The president has finally taken a stance to protect the internet. The major American telecoms, cable companies and business groups were “stunned” after Barack Obama called for tough new regulations for broadband that would protect net neutrality.

The president has called for new wide sweeping legislation to protect neutrality. For those unfamiliar with the term it means that all traffic on the internet should be treated equally. This move came as the Federal Communications Commission worked on a new set of proposals for regulation after the old rules were overturned by a series of court defeats.

The Republican senator, Ted Cruz, went so far as to call Obama’s proposal for regulating the web “Obamacare for the internet”, before saying on Twitter “the internet should not operate at the speed of government.”

The head of the National Cable and Telecommunications Association, who represent Comcast and Time Warner, has said in response to the president, “The cable industry strongly supports an open internet, is building an open internet, and strongly believes that over-regulating the fastest growing technology in our history will not advance the cause of internet freedom,”

The cable and telecom giants appear particularly concerned by Obama saying that the Federal Communications Commission should reclassify the internet as a “public utility” under Title II of the Telecommunications Act. Such a move would reclassify consumer internet as a “common carrier” service. This means that the internet would be treated like the telephone, thus giving the regulator, the US government, greater power to control prices and services.

Keeping the internet free by using regulation may appear to be an oxymoron, but it prevents companies form being able to alter our services without our consent or knowledge. The regulations also means that companies such as Time Warner or Comcast will have to expressly tell the US government what they are doing to alter the internet marketplace.

National Cable and Telecommunications Association president, Michael Powell, also responded saying, “We are stunned the president would abandon the longstanding, bipartisan policy of lightly regulating the internet and [call] for extreme Title II regulation”. This comes across as clearly self-interested and a claim of bi-partisanship only exists because regulating the internet has been difficult to establish until recently.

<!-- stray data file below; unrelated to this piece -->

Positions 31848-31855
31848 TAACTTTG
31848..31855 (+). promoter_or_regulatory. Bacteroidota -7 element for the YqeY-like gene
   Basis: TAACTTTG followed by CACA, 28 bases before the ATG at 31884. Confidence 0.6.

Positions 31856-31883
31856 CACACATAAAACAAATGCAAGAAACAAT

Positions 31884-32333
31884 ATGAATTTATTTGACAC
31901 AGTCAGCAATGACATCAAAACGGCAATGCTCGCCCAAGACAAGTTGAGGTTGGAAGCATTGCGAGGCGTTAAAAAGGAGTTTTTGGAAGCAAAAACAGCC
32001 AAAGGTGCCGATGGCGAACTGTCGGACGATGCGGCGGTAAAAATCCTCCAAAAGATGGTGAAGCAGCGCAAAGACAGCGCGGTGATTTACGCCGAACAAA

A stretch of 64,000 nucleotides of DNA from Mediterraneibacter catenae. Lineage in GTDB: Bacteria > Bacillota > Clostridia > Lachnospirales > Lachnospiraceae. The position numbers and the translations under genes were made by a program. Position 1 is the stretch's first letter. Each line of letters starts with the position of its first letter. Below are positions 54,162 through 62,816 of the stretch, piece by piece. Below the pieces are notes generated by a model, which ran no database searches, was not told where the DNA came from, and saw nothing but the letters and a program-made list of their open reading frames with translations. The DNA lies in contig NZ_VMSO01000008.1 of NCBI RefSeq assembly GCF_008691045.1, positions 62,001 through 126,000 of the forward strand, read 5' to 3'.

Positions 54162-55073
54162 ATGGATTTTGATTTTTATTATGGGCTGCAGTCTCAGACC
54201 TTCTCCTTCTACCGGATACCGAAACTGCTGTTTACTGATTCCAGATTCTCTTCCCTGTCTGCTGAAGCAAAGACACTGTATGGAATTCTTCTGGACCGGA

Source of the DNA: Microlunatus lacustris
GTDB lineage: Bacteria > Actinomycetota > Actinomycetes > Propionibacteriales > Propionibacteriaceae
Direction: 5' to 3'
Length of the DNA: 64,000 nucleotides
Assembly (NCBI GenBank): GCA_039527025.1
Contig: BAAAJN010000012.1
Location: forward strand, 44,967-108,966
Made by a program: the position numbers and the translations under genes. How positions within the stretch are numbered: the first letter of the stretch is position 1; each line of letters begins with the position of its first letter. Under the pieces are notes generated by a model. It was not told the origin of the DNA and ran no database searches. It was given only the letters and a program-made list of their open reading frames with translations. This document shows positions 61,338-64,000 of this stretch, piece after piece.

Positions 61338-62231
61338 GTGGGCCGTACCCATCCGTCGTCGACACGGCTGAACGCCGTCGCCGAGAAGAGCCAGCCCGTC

Fred Campbell, the former head of wireless communications at the FCC, said applying Title II to the internet would create “legal uncertainty at home and encourage the efforts of totalitarian regimes abroad to tighten their control over the internet”.

The president’s statement also included points to protect the internet users and not just punish massive corporations. He said the internet should not include slow lanes, should not block sites or services and that they should not be able to adjust strength of connection, known as throttling.

Obama also called for greater transparency when the internet providers made deals with online services. This may be in reference to Comcast buying Netflix and altering service speeds based on the package which you own. This deal was not made public and the negotiations were not released meaning that as the time the deal was done nobody knew that it was coming or could prepare for the changeover.

This new regulation may well represent a changing of the guard in net neutrality laws, a change which other countries can hopefully take a lead from. This new policy proposal could prevent internet monopolies from forming which would negatively impact we the consumer. A move to prevent those monopolies from forming, just based on transparency, is a major step in the right direction. We need to know what is going on in these companies and what they are doing. More importantly we have to know what they are doing stop us enjoying the freest market we have yet encountered.